Eating aligator | jeffrey-hessing

Eating aligator

We left the highway and headed west until the road ended in a dead end. Before us was 5000 sq miles of everglades. Eager to see birds and alligators the first wildlife we saw were the numerous Harley Davidsons with radios blasting above the motors. Perhaps a new addition since the TV series I’d seen in the early 60’s about the everglades . Your basic police show only it took place in the Everglades with our hero on one of the air boats. I’d wanted to go there since then.

The boats were the same. Perhaps he motors have improved, two 500 HP Cadillac engines,. The boat drifted slowly at first. The pilote pointed out the different plants and and in a rambling southern accent began a history of the marsh. Beginning with the army’s early attempts to drain it only to hit a river below it and raising the water level from 4ft to 20 or 30 feet. They later brought trees from Brazil which drink 4 gallons of water a day but that didn’t work. Now they are removing the trees because they are not natural to the region.
Alligators are creatures of habit and territorial. They like to hang out in the same places and are easy to find. In extreme heat of the late summer they dive to the bottom where they slow their heartbeat to a minimum and stay for ours to cool off. We go looking for them. He guns the motors and we take off at a surprising speed crashing over the lily pads and swamp grass. The boat then swings around and we are gliding sideways first to one side then the other.. Finally we slow down, and drift to a stop. A large ominous creature swims silently towards us barely making a ripple in the water as if he had an appointment,. The guide warns us they can jump but as it settles down right next to the boat it seems docile, peaceful and prehistoric , oddly used to human beings and boats. He contemplates us as we observe him and listen to more stories. Intimidation ripples through the passengers as the guide bends over as if to kiss it on the mouth but the last time he did that there were two undercover game wardens on board and he got n $800 fine. That is the last time he’s kissed an alligator They are allowed to be hunted one weekend a year. You have to pay to be in a lottery then again for the permit if you win. The hunter has two days to capture one. The alligator must be brought in alive; to assure it is big enough and that it came from the designated hunting grounds. They also must be eaten four hours after they are killed or they are no good anymore.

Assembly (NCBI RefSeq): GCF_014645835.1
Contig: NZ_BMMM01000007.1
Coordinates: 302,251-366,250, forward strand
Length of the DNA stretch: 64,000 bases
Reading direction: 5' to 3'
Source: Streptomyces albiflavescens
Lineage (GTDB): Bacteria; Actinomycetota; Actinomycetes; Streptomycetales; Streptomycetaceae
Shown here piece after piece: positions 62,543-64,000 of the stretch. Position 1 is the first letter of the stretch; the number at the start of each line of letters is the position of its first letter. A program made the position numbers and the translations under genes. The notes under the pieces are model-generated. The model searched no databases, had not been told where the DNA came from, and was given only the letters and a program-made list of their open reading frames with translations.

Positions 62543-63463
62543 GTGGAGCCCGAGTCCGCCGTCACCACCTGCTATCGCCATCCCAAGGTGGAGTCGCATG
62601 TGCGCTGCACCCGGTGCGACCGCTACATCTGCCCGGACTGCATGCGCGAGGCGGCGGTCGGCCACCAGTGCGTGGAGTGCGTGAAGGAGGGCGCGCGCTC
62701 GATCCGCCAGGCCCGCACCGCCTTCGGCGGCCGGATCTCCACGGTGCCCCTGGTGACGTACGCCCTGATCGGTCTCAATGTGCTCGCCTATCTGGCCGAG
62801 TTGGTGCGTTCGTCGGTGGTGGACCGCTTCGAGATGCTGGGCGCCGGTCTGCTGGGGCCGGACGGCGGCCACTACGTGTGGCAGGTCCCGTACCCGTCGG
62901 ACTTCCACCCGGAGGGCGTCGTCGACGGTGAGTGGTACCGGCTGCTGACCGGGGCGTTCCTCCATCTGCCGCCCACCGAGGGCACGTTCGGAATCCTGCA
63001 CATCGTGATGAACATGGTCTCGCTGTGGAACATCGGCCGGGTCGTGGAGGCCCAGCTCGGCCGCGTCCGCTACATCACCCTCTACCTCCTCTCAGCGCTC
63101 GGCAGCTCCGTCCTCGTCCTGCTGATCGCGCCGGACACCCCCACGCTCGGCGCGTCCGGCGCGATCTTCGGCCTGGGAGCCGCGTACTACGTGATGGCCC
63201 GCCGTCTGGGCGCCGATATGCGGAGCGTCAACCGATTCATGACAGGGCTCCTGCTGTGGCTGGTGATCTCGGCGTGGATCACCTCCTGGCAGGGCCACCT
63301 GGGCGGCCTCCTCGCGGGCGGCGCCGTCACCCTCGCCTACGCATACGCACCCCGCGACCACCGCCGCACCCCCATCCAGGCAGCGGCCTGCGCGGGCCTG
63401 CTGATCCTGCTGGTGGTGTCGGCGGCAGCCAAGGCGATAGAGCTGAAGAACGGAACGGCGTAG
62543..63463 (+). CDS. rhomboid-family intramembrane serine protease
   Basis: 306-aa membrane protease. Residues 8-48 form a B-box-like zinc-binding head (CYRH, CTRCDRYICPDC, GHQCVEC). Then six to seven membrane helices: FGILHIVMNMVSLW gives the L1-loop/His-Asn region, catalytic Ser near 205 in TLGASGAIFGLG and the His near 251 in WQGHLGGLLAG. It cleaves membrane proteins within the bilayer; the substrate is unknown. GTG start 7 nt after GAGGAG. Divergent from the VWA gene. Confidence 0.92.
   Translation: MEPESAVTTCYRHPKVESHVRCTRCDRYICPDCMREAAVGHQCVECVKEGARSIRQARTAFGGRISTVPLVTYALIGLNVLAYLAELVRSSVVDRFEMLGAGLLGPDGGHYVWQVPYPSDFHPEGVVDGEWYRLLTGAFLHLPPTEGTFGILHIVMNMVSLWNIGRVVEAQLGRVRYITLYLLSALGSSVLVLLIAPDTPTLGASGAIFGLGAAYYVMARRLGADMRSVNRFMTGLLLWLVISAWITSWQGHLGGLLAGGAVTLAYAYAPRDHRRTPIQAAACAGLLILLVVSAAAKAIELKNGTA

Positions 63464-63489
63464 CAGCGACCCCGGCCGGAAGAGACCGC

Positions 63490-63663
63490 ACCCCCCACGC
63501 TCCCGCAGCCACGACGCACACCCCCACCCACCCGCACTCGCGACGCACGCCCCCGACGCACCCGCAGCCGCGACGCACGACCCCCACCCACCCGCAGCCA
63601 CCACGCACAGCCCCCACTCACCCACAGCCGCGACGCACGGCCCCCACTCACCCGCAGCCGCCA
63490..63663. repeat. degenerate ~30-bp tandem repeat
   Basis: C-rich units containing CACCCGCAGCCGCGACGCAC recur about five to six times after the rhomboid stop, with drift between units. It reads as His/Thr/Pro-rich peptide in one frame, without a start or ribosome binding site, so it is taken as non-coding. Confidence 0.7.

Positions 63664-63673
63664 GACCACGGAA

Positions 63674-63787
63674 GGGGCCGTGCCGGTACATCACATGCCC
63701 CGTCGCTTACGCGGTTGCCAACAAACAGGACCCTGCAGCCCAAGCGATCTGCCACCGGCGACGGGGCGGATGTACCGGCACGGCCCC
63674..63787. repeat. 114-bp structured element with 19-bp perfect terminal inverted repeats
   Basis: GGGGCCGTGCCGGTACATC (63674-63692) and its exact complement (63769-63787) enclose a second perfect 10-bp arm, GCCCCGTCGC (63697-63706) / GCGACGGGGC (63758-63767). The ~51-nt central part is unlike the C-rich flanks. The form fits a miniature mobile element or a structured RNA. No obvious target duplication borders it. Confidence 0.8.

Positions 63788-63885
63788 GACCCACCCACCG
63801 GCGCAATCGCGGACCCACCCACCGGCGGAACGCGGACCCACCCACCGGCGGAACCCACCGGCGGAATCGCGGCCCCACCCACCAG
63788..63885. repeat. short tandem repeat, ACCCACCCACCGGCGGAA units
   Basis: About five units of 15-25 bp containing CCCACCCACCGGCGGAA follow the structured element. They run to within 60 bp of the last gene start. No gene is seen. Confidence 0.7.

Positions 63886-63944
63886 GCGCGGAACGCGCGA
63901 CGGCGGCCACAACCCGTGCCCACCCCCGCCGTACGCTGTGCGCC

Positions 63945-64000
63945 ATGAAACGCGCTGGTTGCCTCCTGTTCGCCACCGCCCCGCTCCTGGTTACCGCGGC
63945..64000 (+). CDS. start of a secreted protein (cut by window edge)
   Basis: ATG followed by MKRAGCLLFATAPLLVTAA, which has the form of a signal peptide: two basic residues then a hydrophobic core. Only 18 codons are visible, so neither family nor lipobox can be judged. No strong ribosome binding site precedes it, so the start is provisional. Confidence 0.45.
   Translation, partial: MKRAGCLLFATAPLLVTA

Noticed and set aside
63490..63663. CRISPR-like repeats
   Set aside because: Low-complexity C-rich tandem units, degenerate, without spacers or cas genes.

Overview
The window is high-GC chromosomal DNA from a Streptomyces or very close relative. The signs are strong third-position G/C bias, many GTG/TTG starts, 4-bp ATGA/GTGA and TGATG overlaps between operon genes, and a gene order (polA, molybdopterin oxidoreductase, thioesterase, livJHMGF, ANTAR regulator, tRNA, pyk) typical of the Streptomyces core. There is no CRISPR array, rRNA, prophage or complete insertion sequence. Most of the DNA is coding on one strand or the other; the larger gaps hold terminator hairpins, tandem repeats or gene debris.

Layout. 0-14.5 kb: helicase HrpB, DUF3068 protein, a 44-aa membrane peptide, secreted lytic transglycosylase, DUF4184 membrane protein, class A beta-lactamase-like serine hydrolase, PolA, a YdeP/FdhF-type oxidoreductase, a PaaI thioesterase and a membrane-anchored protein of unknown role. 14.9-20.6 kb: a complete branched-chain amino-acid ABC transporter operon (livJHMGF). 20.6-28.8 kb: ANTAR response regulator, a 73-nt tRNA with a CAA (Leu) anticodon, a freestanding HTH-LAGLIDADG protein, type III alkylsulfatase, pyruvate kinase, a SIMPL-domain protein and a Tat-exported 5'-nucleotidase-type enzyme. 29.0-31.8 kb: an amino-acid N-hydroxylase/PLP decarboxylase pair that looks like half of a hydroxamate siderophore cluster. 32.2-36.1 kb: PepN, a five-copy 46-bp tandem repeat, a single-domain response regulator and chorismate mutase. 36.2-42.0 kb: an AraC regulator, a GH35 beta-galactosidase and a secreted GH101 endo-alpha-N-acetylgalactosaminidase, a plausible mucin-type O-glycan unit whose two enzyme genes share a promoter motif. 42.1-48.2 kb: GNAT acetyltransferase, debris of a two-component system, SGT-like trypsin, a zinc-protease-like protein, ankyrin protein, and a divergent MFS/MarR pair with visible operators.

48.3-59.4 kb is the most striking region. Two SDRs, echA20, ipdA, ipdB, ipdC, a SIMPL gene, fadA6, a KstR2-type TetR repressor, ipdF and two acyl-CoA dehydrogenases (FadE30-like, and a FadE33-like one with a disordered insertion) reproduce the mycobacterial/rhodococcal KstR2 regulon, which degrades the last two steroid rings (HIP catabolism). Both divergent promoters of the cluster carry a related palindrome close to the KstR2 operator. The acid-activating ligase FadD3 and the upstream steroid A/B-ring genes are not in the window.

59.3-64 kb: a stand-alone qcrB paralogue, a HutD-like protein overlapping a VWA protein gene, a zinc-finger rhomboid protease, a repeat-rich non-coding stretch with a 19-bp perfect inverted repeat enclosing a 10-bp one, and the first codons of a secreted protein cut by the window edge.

We moved on with more slipping and sliding , skimming over the water and grass at high speeds. Then slowed to to see some birds, vultures, a raccoon and finally a couple of baby alligators maybe a foot and a half long.
We flaoted through the vastness of the marsh and the sky with tropical clouds, piled high in columns. There are fishing camps spread out in the distance and on weekends people head out in boats to visit the camps going from one to one, partying drinking with who ever is around.
They party all day and night in the heart of the vast marsh. A scary thought even for a party animal like me.